What’s not to love about crispy potatoes topped with corned beef and a fried egg? Boxty with corned beef is a great way to use up St. Patrick’s Day leftovers!
I have never been one to celebrate less major holidays….Christmas, Thanksgiving, Easter, that’s about it. St. Patrick’s Day? Definitely not. This year, I forgot to even wear green, which is an unforgivable sin when you work in an elementary school, so I drew a shamrock on my hand with a Sharpie (I’ve been burned in the past, in the form of a hard pinch from a kid that didn’t notice that I WAS WEARING GREEN).
There is one reason, though, that I get excited about St. Patrick’s Day every year: corned beef. Not that I couldn’t purchase or make it any one of the other 364 days of the year, but it goes on sale the week prior to March 17 so that seems like a pretty good reason to me. Every year I think that I’m going to corn the brisket myself (here’s Alton Brown‘s method for making corned beef) and every year I forget about it until approximately 2.6 hours before St. Patrick’s Day, so every year I end up buying one of the prepackaged ones at the grocery store (again, I suppose I could do this any other time of year but oddly St. Patrick’s Day seems to awaken this need in me). I make it in the Crock-Pot, usually with onions, potatoes, and cabbage.
I’m never very happy with the way that the potatoes and cabbage turn out. In the Crock-Pot, they pretty much disintegrate and you really can’t even taste the cabbage. This year, it occurred to me that maybe I should try something different, so instead of cooking the cabbage and potatoes in the Crock-Pot I used Elise Bauer‘s recipe for colcannon, an Irish dish of mashed potatoes and leafy greens-usually cabbage, kale, or spinach. Any other time of the year, I’d use spinach or maybe lacinato (Tuscan or dinosaur) kale, but I already had a head of cabbage in the fridge and, well, corned beef and cabbage.
Again, typically I’d make a St. Patrick’s Day leftover meal of corned beef hash-cubed and fried potatoes, onions, and leftover cabbage and corned beef-but then I had the thought of making boxty, Irish potato pancakes. I have made potato pancakes/fritters from either mashed or raw shredded potatoes in the past, but as I perused recipes for boxy, I discovered that it is traditionally made out of a combination of mashed potatoes and raw shredded potatoes. Perfect use for leftover colcannon! Topped with shredded leftover corned beef and a fried egg, this boxty was a great day after St. Patrick’s dinner….and it seems like a perfect excuse to make corned beef and colcannon more than once a year.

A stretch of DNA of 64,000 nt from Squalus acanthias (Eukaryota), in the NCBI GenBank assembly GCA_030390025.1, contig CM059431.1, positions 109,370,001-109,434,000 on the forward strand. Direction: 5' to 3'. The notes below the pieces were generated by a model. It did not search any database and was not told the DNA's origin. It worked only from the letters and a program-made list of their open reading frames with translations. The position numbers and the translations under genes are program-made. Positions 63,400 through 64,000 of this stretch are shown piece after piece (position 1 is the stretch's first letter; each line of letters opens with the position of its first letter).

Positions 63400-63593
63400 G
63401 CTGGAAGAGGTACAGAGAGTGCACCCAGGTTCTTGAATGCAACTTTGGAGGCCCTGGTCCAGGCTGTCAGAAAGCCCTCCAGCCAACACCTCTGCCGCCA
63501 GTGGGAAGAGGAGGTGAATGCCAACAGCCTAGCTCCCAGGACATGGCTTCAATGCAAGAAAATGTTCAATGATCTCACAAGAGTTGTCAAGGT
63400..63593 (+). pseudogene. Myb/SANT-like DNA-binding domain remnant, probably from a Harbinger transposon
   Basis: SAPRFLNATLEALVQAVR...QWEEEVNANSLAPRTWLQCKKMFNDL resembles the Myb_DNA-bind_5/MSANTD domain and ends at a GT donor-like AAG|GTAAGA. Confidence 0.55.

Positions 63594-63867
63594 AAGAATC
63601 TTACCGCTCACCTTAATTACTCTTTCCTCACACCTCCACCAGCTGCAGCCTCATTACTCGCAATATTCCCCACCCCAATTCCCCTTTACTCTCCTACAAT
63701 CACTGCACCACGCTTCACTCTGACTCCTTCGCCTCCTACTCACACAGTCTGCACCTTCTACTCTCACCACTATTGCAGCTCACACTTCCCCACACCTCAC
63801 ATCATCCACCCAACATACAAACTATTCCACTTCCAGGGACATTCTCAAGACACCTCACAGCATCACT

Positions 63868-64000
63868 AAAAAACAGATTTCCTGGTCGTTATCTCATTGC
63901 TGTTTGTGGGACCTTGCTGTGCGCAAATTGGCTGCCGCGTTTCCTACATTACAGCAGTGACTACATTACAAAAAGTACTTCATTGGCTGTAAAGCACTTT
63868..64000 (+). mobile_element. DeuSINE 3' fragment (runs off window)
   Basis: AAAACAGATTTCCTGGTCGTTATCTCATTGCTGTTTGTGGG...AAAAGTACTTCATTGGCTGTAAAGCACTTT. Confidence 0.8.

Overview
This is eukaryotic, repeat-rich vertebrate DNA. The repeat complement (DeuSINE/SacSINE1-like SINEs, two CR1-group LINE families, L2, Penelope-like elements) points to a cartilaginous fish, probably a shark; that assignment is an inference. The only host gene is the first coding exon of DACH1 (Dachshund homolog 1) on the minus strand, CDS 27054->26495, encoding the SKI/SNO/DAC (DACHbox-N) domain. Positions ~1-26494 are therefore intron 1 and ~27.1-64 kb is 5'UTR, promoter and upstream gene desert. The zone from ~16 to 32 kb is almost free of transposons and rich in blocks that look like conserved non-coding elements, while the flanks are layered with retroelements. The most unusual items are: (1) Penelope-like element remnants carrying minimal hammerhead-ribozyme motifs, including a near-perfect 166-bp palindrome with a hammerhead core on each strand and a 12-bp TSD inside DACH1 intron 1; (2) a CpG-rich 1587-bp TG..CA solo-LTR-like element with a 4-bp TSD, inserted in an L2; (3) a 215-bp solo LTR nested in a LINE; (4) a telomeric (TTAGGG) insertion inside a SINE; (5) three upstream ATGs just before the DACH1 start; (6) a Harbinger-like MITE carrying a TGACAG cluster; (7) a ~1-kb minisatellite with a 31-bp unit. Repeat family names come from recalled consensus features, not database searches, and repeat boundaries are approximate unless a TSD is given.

Yield: 10-12 pancakes
10 minPrep Time:
20 minCook Time:
30 minTotal Time:
- 1 cup shredded potatoes-about 1 medium peeled Russet (wrapped in paper towels and squeezed to remove excess water)
- 1 cup leftover mashed potatoes (I used the colcannon linked in the body of the post)
- 2 Large eggs (lightly beaten)
- 1 to 1 1/2 cup all-purpose flour
- 1 cup buttermilk or milk (I used buttermilk)
- 1/4 teaspoon baking soda
- pinch salt
- black pepper
- canola oil
- Place a baking sheet with a wire rack set on it in the oven. Preheat the oven to 200 degrees. Combine all ingredients except the canola oil in a large bowl (start with 1 cup of the flour and add more until you get a batter of medium consistency).
- Pour about 1/4 inch of canola oil into a 10-inch skillet. Heat over medium until shimmering then ladle about 1/4 to 1/3 cup of batter into the pan for each pancake. I just scooped it out with a wooden spoon and spread it slightly; I got 3 pancakes in each batch.
- Fry for 2-3 minutes (until golden brown) then carefully flip. Cook on the other side until brown. Remove from the skillet to the baking sheet in the oven. Repeat until you have used up all the batter. Lightly salt the tops of the boxties (you can also brush a little melted butter on them).
- Serve while hot as a side or a base for a hash-type dish topped with shredded meat and a fried egg!